These battle scars

| posted on September 21, 2017

I WANT to tell you a story today, but it’s a bit different from our usual chat.

I think it’s a story that needs to be told, because I don’t want people to feel alone anymore.

Here goes.

My first panic attack occurred a few months after I finished high school.

I was driving at night, lost complete confidence in my ability to be behind the wheel, my vision blurred, my heart was threatening to rip through my chest, I burst into tears and I had the most awful, gut-wrenching feeling of utter fear.

I was on the side of the road, afraid of my car, thinking I was going to die.

Thus began my downward spiral.

I was Alice in freaking Horrorland.

For those of you who don’t know me, I am quite extroverted.

In the days after the incident, I became so introverted that I barely recognised myself.

I became my anxiety.

Initially, I was okay.

I had scared myself, but carried on as normal.

But something just wasn’t quite right.

I became highly irritable and I twitched a lot, at every loud noise or sudden movement.

I was hypersensitive and numb to things, at the same time.

All I wanted to do was curl up in bed or on the couch all day, where I couldn’t feel disassociated or dazed.

I refused to get into a car.

I lost 5kg in a matter of days.

I couldn’t eat, I didn’t want to go out; I could barely function.

I quit my job because I became so anxious around too many people and noise and weird lighting.

My doctor said I was showing symptoms of anxiety and panic disorder.

I trembled the entire drive to and from the doctor’s office.

I endlessly researched my symptoms and discovered all the possible treatments.

I refused to believe I had a form of mental illness, because mental illness could not be cured with a week of antibiotics and bed rest.

But nothing could cure it overnight.

Trust me, with the endless hours I spent online, I would have found a cure by now.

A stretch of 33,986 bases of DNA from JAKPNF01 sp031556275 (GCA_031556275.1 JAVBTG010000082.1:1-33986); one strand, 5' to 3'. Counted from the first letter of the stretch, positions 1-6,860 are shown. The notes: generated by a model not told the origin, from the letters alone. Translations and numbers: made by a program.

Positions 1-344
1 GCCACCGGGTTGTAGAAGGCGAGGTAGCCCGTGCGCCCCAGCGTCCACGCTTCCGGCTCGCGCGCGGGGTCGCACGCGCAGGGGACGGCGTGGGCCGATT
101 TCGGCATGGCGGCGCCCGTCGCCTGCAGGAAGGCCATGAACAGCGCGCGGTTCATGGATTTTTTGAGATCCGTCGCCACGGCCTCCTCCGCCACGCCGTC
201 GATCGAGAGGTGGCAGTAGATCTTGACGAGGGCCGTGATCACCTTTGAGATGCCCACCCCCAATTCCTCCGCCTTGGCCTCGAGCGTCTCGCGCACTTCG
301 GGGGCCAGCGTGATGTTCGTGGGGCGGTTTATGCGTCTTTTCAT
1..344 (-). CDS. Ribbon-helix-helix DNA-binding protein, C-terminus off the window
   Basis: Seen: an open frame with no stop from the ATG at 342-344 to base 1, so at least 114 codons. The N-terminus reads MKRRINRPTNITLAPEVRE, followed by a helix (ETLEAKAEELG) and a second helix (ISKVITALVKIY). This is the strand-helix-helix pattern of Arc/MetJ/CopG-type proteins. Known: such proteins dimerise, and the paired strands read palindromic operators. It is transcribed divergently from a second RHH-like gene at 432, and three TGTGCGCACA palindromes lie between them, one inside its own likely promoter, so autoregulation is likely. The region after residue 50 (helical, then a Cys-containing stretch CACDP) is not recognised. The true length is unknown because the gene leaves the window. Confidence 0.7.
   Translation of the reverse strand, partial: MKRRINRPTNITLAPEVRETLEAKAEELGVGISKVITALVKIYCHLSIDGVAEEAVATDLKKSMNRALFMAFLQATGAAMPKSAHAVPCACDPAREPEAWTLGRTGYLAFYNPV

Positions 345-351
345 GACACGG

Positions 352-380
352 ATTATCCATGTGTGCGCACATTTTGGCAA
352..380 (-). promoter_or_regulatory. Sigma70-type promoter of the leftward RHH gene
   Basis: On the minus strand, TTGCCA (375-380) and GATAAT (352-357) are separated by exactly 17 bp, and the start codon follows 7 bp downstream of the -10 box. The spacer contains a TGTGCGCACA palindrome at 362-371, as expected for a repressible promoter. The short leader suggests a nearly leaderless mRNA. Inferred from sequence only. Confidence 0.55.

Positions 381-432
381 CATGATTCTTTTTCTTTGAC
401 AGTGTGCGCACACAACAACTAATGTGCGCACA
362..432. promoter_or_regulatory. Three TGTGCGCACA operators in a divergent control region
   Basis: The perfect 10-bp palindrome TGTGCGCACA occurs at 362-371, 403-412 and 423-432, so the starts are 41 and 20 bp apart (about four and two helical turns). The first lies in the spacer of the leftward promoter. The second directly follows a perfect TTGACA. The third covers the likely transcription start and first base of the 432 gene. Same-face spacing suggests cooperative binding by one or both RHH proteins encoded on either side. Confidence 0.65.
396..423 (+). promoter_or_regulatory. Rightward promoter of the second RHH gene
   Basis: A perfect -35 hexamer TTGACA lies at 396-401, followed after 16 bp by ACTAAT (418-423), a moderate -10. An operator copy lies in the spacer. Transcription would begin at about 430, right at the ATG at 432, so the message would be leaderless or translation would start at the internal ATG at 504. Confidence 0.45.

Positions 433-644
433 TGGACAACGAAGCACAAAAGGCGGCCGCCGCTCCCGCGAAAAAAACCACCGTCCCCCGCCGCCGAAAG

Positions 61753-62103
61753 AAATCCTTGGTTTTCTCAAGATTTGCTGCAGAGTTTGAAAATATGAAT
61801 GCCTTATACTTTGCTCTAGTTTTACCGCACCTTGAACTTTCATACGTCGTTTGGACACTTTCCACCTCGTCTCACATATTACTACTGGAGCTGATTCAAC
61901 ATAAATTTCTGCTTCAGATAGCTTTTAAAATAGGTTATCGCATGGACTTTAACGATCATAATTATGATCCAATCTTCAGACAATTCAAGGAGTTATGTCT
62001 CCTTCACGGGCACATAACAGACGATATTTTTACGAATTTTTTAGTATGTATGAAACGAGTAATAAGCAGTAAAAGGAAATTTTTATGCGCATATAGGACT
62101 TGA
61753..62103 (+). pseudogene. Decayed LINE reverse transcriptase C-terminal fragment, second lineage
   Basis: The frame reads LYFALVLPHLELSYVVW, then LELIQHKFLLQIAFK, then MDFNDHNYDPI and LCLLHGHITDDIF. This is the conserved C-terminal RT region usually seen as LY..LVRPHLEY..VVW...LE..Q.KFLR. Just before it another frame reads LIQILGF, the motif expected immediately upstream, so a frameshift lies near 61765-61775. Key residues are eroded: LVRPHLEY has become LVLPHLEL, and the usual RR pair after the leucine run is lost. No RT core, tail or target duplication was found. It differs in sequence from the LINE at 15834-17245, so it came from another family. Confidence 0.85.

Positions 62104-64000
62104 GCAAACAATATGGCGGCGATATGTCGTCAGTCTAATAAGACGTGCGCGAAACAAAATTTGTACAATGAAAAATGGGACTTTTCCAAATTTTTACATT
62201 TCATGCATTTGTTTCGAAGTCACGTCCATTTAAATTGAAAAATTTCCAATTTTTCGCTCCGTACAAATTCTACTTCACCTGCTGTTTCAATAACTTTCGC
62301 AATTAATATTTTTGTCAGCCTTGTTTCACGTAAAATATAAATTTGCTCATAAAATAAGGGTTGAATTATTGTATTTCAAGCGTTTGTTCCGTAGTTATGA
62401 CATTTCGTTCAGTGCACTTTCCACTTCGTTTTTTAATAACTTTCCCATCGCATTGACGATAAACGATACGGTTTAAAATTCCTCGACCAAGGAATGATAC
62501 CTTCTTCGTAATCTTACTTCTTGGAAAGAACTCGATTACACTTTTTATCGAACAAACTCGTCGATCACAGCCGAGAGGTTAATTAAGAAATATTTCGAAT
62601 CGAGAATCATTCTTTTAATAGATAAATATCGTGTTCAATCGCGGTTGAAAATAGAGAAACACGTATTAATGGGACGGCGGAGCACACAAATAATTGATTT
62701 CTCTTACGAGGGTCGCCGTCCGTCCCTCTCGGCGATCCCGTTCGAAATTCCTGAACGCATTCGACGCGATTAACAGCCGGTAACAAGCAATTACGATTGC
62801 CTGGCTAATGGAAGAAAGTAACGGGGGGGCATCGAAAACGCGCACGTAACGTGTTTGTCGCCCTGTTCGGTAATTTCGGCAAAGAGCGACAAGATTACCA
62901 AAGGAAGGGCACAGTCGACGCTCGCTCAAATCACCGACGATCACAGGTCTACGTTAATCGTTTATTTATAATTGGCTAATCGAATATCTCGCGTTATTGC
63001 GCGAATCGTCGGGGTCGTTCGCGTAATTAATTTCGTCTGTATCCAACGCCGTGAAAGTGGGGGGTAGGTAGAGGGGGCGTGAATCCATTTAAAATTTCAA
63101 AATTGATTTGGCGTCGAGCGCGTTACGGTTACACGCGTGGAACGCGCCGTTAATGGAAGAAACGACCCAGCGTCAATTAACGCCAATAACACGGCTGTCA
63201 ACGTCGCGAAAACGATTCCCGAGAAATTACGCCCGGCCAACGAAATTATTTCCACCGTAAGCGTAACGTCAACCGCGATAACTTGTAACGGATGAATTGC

I considered medication, hypnotherapy, a psychologist, brain surgery, and whether I had a physical illness that just produced similar symptoms.

I wanted an instant cure because I was so scared of an illness that was not yet fully understood and cured by science.

The worst part was seeing people turn away in fear as I shook and hyperventilated, trying to breathe with no air.

It took me more than a year to comprehend that the cause of my anxiety was undisclosed.

The sole purpose of me telling you my story is that I want you to be brave.

I want you to ask for help when you need it.

Because it is okay to not be okay.

What isn’t okay is to let it consume you.

I was consumed by my anxiety for months.

Some people are consumed by it for years.

I still get the odd feeling of disassociation in a shopping centre, and get twitchy when I am super tired.

I only started to become myself again once I had acknowledged my anxiety, and decided I wanted to figure out how to cope with it.

No matter how far you think you have fallen down the rabbit hole, there is always a ladder waiting to help you up.

Be that ladder a person, medical assistance, self-help or a combination of a few things, you have a ladder.

You just need to let yourself start to climb it.

As I always say, step by step.

My first step?

My name is Ash and I suffer from anxiety.